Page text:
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August 20, 2019

Am I Expected to Talk at My Social Security Disability Hearing?

Am I expected to talk at my Social Security disability hearing?  At your Social Security disability hearing, you will be asked to answer questions from an Administrative Law Judge (ALJ). The amount of time you speak and the content of your testimony will depend on your ALJ, your representative, and several other factors.  In some hearings, I have clients that wish to say as little as possible and other clients that want to say too much. When I prepare my clients for their hearings, we discuss which topics are important and which topics are irrelevant in determining whether a person is able to work. This prehearing preparation session is helpful to show my clients what type of information the ALJ is looking for. Your answers to these questions can greatly impact your chance of a favorable outcome. If your medical record is complete prior to your hearing, the most important evidence missing is your testimony.  You are the best person to describe the pain you experience from a physical condition or the impact of your mental health on your daily life. Many ALJs will ask what type of doctors you see, the procedures you have underwent, and what your prognosis is.  ALJs will ask you questions about how long you can sit, stand, walk, and lift; they will also ask you about how you are able to perform daily activities around your home. I think it is important to take a moment to discuss your daily activities, known as your “Activities of Daily Living.”  Many of my clients are confused as to how these questions impact their ability to work.  The Social Security Administration (SSA) is trying to see if you are doing work-like activities.  They often ask questions about your ability to clean the house, shop, drive, do yard … Continued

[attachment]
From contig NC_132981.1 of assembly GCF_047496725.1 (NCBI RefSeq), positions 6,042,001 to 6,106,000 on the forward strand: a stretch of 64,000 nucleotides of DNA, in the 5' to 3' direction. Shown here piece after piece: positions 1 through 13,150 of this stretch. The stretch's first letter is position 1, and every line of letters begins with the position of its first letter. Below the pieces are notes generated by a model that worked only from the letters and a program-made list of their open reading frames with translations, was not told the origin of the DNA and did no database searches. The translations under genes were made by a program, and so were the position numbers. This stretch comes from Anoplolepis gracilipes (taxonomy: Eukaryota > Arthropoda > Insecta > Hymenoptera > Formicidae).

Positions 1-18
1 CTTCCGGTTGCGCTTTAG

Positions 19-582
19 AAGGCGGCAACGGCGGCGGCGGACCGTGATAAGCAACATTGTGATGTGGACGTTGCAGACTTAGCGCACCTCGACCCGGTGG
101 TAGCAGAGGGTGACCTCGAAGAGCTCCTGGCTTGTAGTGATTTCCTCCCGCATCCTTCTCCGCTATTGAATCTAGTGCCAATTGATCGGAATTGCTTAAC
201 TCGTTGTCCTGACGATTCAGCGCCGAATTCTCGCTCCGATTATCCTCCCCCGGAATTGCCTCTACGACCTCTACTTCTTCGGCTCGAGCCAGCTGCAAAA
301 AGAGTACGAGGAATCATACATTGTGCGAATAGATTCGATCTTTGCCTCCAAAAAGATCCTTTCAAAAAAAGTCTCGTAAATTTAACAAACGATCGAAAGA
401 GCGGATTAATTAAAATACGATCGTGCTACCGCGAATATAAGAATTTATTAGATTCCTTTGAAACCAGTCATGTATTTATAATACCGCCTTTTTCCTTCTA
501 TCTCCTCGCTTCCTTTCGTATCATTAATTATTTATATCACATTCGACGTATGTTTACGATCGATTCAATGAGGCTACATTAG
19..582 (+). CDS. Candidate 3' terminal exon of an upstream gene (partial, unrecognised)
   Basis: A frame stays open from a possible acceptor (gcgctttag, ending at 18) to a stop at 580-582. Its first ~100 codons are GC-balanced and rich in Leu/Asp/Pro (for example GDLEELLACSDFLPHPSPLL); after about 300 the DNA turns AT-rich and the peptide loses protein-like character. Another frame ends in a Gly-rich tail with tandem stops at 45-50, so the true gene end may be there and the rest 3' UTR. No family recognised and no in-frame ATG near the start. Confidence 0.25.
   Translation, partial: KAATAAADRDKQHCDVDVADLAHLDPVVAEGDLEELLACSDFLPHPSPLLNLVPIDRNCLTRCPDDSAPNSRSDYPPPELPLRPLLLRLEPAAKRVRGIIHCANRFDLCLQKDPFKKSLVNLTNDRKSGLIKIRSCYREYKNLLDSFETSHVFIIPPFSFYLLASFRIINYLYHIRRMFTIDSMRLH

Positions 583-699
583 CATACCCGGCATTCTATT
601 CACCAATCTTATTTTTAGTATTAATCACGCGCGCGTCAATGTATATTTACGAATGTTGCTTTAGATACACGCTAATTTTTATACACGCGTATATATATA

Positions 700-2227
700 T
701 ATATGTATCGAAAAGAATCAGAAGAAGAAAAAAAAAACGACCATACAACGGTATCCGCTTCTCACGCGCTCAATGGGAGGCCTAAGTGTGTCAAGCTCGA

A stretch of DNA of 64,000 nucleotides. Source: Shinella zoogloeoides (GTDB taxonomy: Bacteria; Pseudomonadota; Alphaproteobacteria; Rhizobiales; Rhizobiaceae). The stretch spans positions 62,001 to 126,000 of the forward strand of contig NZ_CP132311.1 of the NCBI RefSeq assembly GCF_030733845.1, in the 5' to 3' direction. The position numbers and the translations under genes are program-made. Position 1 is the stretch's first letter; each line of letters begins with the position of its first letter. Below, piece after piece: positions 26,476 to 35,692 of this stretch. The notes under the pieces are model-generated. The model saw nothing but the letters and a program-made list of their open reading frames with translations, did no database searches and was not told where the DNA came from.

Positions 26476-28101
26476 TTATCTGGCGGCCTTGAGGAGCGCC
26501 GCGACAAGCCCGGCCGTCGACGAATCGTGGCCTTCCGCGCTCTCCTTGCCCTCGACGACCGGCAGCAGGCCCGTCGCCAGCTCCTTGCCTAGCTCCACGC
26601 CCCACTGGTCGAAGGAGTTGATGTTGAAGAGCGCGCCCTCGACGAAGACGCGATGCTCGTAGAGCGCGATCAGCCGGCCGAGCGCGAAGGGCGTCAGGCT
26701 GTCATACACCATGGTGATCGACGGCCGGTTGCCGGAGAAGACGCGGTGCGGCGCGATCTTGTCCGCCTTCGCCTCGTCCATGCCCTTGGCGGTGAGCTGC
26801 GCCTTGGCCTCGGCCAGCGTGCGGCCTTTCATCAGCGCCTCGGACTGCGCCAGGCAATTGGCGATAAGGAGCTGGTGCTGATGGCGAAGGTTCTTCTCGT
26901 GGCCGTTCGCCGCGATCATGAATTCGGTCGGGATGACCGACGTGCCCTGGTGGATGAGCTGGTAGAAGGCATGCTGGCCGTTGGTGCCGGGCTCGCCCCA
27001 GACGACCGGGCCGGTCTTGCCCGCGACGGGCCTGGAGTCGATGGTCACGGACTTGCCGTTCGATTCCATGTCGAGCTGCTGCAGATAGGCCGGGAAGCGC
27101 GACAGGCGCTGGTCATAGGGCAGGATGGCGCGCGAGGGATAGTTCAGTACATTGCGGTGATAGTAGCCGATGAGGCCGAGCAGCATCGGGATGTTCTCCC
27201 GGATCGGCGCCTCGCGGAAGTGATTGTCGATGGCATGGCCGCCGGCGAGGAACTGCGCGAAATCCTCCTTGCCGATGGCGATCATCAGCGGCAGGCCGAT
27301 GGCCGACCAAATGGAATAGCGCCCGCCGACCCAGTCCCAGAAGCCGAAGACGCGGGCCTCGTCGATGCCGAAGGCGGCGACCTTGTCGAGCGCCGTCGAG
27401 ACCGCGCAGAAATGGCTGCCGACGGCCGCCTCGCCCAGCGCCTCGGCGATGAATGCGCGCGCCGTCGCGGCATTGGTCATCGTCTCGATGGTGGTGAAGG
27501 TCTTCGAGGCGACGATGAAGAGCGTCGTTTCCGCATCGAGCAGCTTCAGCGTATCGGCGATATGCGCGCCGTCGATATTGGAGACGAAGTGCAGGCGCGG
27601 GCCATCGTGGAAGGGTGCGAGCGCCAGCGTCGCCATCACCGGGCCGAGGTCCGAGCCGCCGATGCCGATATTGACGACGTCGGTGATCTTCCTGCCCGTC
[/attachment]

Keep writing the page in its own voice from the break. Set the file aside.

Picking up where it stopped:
Filed under: Social Security Disability Insurance (SSDI) || Tagged under:
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August 12, 2019

Filing Your Social Security Disability Appeal on Time

Filing Your Social Security Disability Appeal on Time.  Before discussing time limits on filing Social Security Disability Insurance (SSDI) and Supplemental Security Income (SSI) claims, let me address a common question I receive from clients.  I often get asked whether an individual should appeal their current claim or file a new application.  There are very few reasons why you should file a new claim if you still have the ability to appeal a recent denial.  If you are filing a new claim just to see if the Social Security Administration (SSA) will find you disabled with a new application, I advise my clients that appealing an initial denial is likely the best course of action.  Most initial applications for Social Security disability benefits are denied.  My experience is that your chances of winning your claim increase by appealing your claim and pursuing a hearing before an Administrative Law Judge (ALJ).  I have seen clients with numerous initial application denials in the past win their claim for benefits by going through the appeals process. The first step in the appeal process is called a “Request for Reconsideration.”  This is asking the Social Security Administration to take another look at your disability claim because you believe they have made an error.  The filing deadline is 60 days from the date on the denial letter plus an additional 5 days for mailing.  There are various reasons why an initial application for benefits can be denied.  These can include the following: exceeding allowable resource amounts, working and earning income above the levels the SSA allows, the SSA believes your disability is not severe enough, or other reasons.  After you determine the reason you were denied, you can decide if you believe you have a valid reason to ask the SSA to look at it … Continued

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June 26, 2019